Interview: Steven Wilson on the King Crimson 40th Anniversary Reissue Project

Steven Wilson – leader of Porcupine Tree – was chosen by King Crimson mainstay Robert Fripp to handle the work of remixing and remastering the King Crimson catalog in connection with that band’s 40th Anniversary reissue series. To date five of these albums have been released as part of this project; reviews of three of these can be found on this site: In the Court of the Crimson King (1969), Lizard (1970) and Red (1974). Late 2010 saw release of two more, the group’s second album In the Wake of Poseidon (1970) and Islands (1971). I spoke with Wilson about his work on those old tapes.– bk

Bill Kopp: With all the work you’ve been doing on the King Crimson catalog, what has been the biggest surprise for you? What have you discovered in those recordings that you perhaps didn’t know was there before?

Steven Wilson: How good 1970s recording engineers were. Because, I’ll tell you, there’s not a lot – in comparison with the way we make records now, which is with an almost unlimited amount of possibilities  — those guys were recording on eight tracks, sixteen tracks. They had a very limited amount of overdub possibilities there. You know, they couldn’t really go on an overdub fifteen guitars and make the music sound huge.

So what they did instead was they got great tones; they sounded great in isolation. And it’s almost a lost art; I’ve really learned so much about how [it’s done]. You know, some of Robert Fripp’s guitar sounds on those albums take your head off! And they’re just a single guitar. Now, these days most heavy metal bands, they multi-track their guitars four, five, six, eight, ten times to make them sound huge. But actually very often the end result is that the music gets less heavy, less powerful. Because it becomes more ‘mushy’ and kind of more congested. Those [King Crimson] albums have so much space, and yet they’re so…the contrast between beauty and brutality is phenomenal.

And it’s all about, I think, the economy of recording; a certain knowledge that I think has been lost over the last thirty years or so: of how to make great-sounding records. I’m in awe of some of the sounds on those tapes. I’m in awe of how they got those sounds, really.

BK: I was particularly fascinated to learn that for the new release of In the Court of the Crimson King you were able to go back and get the recording tracks before they were folded down. So you were able to essentially make a new finished recording from sixteen tracks, or however many it was.

SW: I think it was even more than that. The first two albums were recorded on eight-track machines. So what the band would do would be to go into the studio, and they would cut drums and basic backing tracks on one eight-track reel of tape. They would pick their favorite performance, and they would bounce that down to two tracks on a second eight-track. They would then fill up the remaining six tracks with Mellotrons and [other] keyboards. Then they would bounce that down a third time. And only then would they add the vocals, and the flutes and the saxophones. And then that would be mixed down to a stereo track. And then there’d be a fifth generation, because some of the tracks on that album are cross-faded, segued together. To do that, you have to bounce onto a fifth reel.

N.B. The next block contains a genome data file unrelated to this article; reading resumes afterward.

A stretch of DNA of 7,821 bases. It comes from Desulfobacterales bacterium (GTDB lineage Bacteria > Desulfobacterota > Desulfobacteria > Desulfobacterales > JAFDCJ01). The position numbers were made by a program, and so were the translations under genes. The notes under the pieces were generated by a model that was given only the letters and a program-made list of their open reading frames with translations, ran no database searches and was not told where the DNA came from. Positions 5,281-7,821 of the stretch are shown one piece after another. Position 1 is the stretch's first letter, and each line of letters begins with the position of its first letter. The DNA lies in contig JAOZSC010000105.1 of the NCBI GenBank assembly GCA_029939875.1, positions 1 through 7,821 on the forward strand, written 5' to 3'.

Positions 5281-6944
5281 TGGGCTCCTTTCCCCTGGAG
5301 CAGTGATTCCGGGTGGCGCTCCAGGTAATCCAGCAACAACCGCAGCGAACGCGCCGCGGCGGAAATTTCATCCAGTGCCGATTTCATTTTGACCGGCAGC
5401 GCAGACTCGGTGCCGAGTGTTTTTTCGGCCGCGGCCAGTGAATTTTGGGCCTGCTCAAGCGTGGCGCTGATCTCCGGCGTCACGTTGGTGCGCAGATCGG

So the masters they’ve been using for the last forty years have been – in some cases, if you listen to the drums, the basses and the acoustic guitars – five generations [removed from the source tapes]. Everyone knows what it’s like – or at least they should do, if they’re as old as I am! – to bounce from a cassette to a cassette. Even once. Imagine doing that four, five times.

BK: And it still sounded pretty good…

SW: Yes, it still sounded pretty good because they were using great engineers and great technology. But still, when I loaded up those original session reels, and I compared, it was clear that we were going to be able to do something that had never been done before. Which was to compile a master tape for In the Court of the Crimson King using only first-generation, pristine tape recordings. And the difference, I think, is quite clear. I think that anyone can clearly hear it.

BK: Did you have similar material to work with for the In the Wake of Poseidon reissue?

SW: Some tracks, yes; some tracks, no. I think we were very lucky with the first album. The tapes had been fairly well looked after, because it’s such a classic legacy album. The same is not true [laughs] of some of the subsequent albums. For example, we couldn’t find the tapes at all for one of the tracks on Poseidon [“The Devil’s Triangle” – ed.]. But some of the tracks, like the title track, the difference is, as on the first album, phenomenal to my ears. So it’s a little bit more of a patchwork on that album, but certainly we’ve been able to create a new version of the album which hopefully kicks any previous version out of the path. It sounds fantastic.

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